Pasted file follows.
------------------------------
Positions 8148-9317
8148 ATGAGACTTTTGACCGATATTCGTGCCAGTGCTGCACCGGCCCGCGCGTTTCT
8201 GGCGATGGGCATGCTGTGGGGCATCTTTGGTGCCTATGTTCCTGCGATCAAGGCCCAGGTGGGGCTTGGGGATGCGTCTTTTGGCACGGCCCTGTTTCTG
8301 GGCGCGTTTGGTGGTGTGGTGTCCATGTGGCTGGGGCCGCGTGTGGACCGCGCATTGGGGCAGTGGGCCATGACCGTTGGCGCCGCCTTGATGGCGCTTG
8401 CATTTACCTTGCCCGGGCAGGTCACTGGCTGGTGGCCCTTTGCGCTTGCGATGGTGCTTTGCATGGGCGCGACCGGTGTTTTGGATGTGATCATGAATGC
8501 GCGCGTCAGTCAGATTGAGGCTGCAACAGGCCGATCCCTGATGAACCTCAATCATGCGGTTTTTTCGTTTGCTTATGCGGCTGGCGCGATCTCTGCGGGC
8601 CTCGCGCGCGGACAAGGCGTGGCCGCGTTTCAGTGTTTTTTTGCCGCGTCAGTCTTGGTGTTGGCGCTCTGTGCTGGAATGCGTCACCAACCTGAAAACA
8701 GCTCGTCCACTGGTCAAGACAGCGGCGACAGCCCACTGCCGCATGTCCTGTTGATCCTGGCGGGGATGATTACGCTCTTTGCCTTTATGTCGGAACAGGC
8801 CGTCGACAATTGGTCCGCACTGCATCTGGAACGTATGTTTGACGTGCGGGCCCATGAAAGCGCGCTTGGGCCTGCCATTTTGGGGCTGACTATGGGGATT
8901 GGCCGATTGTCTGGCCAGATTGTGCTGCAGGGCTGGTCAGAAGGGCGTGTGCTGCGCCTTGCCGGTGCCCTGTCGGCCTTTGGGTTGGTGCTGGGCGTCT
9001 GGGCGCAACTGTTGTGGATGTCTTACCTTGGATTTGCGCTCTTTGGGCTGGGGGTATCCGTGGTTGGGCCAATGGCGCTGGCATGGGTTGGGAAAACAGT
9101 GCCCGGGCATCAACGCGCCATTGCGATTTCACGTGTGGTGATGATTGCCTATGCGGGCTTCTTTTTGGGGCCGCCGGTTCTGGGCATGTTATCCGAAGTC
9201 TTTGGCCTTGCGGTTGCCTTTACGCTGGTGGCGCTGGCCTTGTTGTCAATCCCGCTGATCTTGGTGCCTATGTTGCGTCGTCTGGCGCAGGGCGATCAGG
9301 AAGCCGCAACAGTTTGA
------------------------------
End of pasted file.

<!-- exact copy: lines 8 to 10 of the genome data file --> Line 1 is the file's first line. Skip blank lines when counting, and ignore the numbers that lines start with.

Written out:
8701 GCTCGTCCACTGGTCAAGACAGCGGCGACAGCCCACTGCCGCATGTCCTGTTGATCCTGGCGGGGATGATTACGCTCTTTGCCTTTATGTCGGAACAGGC
8801 CGTCGACAATTGGTCCGCACTGCATCTGGAACGTATGTTTGACGTGCGGGCCCATGAAAGCGCGCTTGGGCCTGCCATTTTGGGGCTGACTATGGGGATT
8901 GGCCGATTGTCTGGCCAGATTGTGCTGCAGGGCTGGTCAGAAGGGCGTGTGCTGCGCCTTGCCGGTGCCCTGTCGGCCTTTGGGTTGGTGCTGGGCGTCT